• You can now file those delinquent FBAR reports per instructions. 
  • Attach a statement explaining why the statements are late. 
  • Mail the delinquent FBARs to- Department of Treasury, P O Box 32621, Detroit, MI 48232.

II. You only have certain delinquent returns but no tax due. So you are the "lucky" one, you did not have any tax due but you failed to file certain tax information returns such as, Form 5471 or Form 3520. Or you had reported all taxable income arising from taxable income with respect to transactions relating to these forms. 

Your Compliance Options: 
  • You should go ahead and file these delinquent forms with the proper authorities (as per form instructions) 
  • With a statement attached (of course) explaining why they are late. 
  • The IRS will not impose a penalty for the failure to file Forms 5471 or 3520 if there are no under-reported tax liabilities. 
  • You should also not have been already contacted by the IRS regarding these delinquent forms.  

III. You are a non-resident US Taxpayer, you have delinquent returns- however your tax owed is less than $1,500 per year. So you have been abroad and have not filed your tax returns and your FBARs. You only owe less than $1,500 per year.
Updated: The $1500 tax threshold has been eliminated in changes made to the Streamlined Procedures. 

Your Compliance Options: 
  • File your delinquent tax returns for the last 3 years. 
  • Include any delinquent tax information returns with the bullet point above. 
  • File any delinquent FBARs for the past 6 years. 
  • Give all the required additional information compliance risk. 

  • Pay any outstanding federal tax and interest due with the outstanding returns. 
IV. You are a taxpayer with undisclosed foreign accounts and unreported income or you are a taxpayer seeking protection from criminal prosecution. 

Your Compliance Option: The Offshore Voluntary Disclosure Program aka OVDP. 

Please note that to decide if any of the above four situations apply to you and for further guidance regarding your compliance options, I cannot stress enough how important it is to consult with an informed and experienced Enrolled Agent, CPA or Tax Attorney. 
Bibliography: FS-2011-13; Report of Foreign Bank and Financial Accounts (FBAR); Form 5471 ; Form 3520. 

As always, read my disclaimer here. Please consult a qualified tax professional for your unique tax needs. More of my contact information is on my website,



Sunday, February 1, 2015

Green Card Holders:Residency in Foreign Country & Treaty Benefits!

Tracking Storm Linus on the weather websites, watching the storm blow around the white stuff all day long, snow piling up 16 inches and more on it's way, sneaking peeks at the Super Bowl while trying to write up this post- I realized how far we have come--long, long ways from being Green Card holders. 

But I do remember that the transition to Green Card holder from a visa holder can be a somewhat exhilarating, somewhat frustrating journey. This process can take a long time and comes with a lot of trials and tribulations.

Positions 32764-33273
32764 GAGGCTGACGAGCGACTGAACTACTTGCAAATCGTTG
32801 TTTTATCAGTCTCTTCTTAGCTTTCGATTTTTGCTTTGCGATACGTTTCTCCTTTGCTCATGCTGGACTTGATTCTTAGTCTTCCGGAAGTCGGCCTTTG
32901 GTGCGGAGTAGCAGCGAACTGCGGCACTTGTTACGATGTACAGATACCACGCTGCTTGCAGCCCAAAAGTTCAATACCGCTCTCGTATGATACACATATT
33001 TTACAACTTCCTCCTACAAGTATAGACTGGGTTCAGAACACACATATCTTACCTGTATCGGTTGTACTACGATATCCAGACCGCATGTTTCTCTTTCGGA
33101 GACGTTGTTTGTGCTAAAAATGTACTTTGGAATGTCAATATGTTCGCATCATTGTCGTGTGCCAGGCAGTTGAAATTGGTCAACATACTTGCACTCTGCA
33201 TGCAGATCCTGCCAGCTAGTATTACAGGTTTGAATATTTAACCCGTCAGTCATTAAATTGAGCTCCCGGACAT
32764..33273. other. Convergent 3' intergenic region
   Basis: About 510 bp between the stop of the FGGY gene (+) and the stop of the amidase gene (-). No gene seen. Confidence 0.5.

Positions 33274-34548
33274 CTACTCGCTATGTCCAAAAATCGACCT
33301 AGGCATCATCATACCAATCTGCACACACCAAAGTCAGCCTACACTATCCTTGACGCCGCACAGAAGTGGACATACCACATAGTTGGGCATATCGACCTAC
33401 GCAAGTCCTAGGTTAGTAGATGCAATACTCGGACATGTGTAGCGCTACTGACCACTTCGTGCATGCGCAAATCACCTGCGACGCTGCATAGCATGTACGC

The tax rules for a green card holder remain fairly the same as a US citizen or a long time US resident for most purposes. The complications come into play when the Green Card holder's living circumstances change. 

So, let's say you had to leave the US of A, to live in a foreign country and you can be considered a resident of that country for it's tax purposes. That would make you a dual-resident tax payer- a resident of both the U.S. and another country under each country's tax laws. In such a case, you need to examine if a tax treaty exists between the country you are living in and the U.S. 

The definition of residency under U.S. tax laws does not override tax treaty definitions of residency. This means that, if you are a dual-resident taxpayer, you can claim the benefits under an existing income tax treaty. In order for you to do that, the Income Tax Treaty between the 2 countries must contain a tie-breaker rule. 

What is a tie-breaker rule? A tie-breaker rule is a provision in the tax treaty that provides for a resolution if you have conflicting claims of residency. Now here is the catch (good or bad-depends on how you look at it), if you claim treaty benefits as a resident of that country, you are treated as a nonresident alien in figuring your U.S. income tax. 

Does this effect your residency time periods? No. For purposes other than figuring your income tax, you will still be treated as a U.S. resident. 

Now that you are a dual-resident taxpayer, and you claim treaty benefits as a resident of the country where you live, you must file Form 1040NR or Form 1040NR-EZ and compute your tax as a non-resident alien in the US. The form has to be filed by the due date (including extensions). You may also need to attach a fully completed Form 8833, if you receive payments or income items totaling more than $100,000. 

Form 8938 and other FATCA obligations may continue to apply to you. Do you need to file the FBAR forms? Read and find out here

You may also be subject to expatriation tax in some cases. More on that in my blog post here

This is a complicated scenario to be in and you need to make sure all your "t"s are crossed and "i"s dotted. Please be sure to consult with an Enrolled Agent or other tax professional before you file your taxes. 

Bibliography: Publication 519; Tax Treaties; Form 8938; Form 8833Regulations §301.7701(b)-7;

As always, read my disclaimer here. Please consult a qualified tax professional for your unique tax needs. More of my contact information is on my website,